I love the writings of Kurt Vonnegut. Consider the following excerpt from one of his early novels:
Rudy Hertz had apparently missed all the talk and was still celebrating in his mind the happy reunion with his great and good friend, Doctor Paul Proteus. "Music," said Rudy grandly. "Let's have music!" He reached over Paul's shoulder and popped a nickel into the player piano.
Paul stepped away from the box. Machinery whirred importantly for a few seconds, and then the piano started clanging away at "Alexander's Ragtime Band" liked cracked carillons. Mercifully, conversation was all but impossible. Mercifully, the bartender emerged from the basement and handed Paul a dusty bottle over the old heads.
Paul turned to leave, and a powerful hand closed on his upper arm. Rudy, his expansive host, held him.
"I played this song in your honor, Doctor," shouted Rudy above the racket. "Wait till it's over." Rudy acted as though the antique instrument were the newest of all wonders, and he excitedly pointed out identifiable musical patterns in the bobbing keys-trills, spectacular runs up the keyboard, and the slow methodical rise and fall of keys in the bass. "See-see them two go up and down, Doctor! Just the way the feller hit 'em. Look at 'em go!"
The music stopped abruptly, with the air of having delivered exactly five cents worth of joy. Rudy still shouted. "Makes you feel kind of creppy, don't it, Doctor, watching them keys go up and down? You can almost see a ghost sitting there playing his heart out."
Paul twisted free and hurried out to his car.
----Kurt Vonnegut from his novel "Player Piano"
Hertz was a journeyman machinist. Proteus was an engineer who pursuaded Hertz to allow his tooling skills to be "sampled " by Proteus. With that sample, Proteus was able to completely automate the division of the plant that Hertz worked in. Hertz had been dupped into sowing the seeds of his own self destruction!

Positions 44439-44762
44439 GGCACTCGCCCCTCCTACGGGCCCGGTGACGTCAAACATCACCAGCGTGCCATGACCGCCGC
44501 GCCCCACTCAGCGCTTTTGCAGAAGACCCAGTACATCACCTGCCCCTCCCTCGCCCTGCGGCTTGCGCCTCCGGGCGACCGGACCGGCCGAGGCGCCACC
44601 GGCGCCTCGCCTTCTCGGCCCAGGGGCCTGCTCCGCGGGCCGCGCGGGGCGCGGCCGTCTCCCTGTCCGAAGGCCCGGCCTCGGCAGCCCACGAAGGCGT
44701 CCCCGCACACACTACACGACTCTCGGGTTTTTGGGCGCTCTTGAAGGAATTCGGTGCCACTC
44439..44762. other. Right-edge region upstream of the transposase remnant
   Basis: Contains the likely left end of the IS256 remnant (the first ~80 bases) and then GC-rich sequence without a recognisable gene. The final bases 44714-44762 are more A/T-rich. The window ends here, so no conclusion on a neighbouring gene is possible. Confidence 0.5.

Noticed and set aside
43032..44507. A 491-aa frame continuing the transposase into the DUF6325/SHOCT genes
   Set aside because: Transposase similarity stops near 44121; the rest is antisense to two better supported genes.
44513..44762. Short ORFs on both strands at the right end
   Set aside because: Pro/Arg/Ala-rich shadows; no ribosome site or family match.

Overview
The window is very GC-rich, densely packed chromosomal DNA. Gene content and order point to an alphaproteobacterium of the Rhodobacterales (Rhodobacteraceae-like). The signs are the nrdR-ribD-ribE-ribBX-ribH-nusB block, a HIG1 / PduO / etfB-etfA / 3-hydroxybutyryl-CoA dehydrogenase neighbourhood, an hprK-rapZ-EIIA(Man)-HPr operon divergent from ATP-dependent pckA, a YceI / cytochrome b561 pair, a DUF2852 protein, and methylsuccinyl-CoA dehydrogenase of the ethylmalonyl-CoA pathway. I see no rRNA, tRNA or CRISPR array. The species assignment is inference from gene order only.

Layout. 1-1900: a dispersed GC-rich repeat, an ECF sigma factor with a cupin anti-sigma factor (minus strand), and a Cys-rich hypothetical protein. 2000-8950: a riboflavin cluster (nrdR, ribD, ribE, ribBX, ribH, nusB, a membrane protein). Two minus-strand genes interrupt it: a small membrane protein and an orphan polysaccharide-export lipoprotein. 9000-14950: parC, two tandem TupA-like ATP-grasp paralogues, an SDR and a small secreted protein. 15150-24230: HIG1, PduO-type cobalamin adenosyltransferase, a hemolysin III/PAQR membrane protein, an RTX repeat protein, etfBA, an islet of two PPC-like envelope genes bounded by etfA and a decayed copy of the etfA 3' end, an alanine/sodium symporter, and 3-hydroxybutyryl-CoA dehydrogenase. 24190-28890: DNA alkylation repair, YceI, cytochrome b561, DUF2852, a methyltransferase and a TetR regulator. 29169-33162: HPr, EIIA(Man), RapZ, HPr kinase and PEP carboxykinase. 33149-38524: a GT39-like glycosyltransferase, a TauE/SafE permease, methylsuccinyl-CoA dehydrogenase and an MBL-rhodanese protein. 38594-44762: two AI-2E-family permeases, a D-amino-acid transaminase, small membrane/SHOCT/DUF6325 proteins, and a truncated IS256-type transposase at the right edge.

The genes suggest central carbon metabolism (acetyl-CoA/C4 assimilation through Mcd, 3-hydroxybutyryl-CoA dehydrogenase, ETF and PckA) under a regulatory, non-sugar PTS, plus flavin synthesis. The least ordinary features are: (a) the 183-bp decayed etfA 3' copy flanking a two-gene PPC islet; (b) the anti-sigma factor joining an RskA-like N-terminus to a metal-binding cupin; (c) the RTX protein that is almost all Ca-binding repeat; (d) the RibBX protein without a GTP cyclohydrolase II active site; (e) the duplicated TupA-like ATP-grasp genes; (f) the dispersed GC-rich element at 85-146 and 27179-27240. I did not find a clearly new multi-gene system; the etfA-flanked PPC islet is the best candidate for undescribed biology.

This has been happening in the music business for about 20 years now. First recording, then sampling and now sequencing. There was a time in the not distant past that even little jingle sessions required many musicians talents. Life was good. Lots of people were working.
Now, thanks to this "wonderful" technology, fewer and fewer musicians each year are able to survive comfortably and support their families. Society (particularly in the United States) is becoming increasingly indifferent to the fine arts. Great symphony orchestras are losing recording contracts. Many a fine orchestra has resorted to near clown like tactics to retrieve audiences with minds numbed by TV and radio practices that pander to the lowest elements of our culture. It is easier to make huge amounts of money by not bothering to try to uplift society and, instead, maintaining a level of mediocrity that doesn't require much concentration.
Those of us who love art, culture, science and the general ability to think and wonder have a responsibility to make sure that the arts don't get so diluted as to become mere pablum or pleasant background music in a technological society where everything comes with the push of a return or enter key. We must find ways to keep the music going. The internet may very well provide some ways of leveling the playing field, if we are clever. We need to keep our talents growing even in the face of this overwhelming public indifference. To use the old peppy little bromide, we need to "keep the faith." We must continue to offer a "cup of cold water" of art built from love to everyone, even though it doesn't always meet with a response. We never know who we might be reaching in some small way with our knowledge.
If we are alert and diligent, this tidal wave of mediocrity can be mitigated. It is up to us, the musicians and artists in the trenches, to carry the torch into the 21st century.
Don't ever quit playing!
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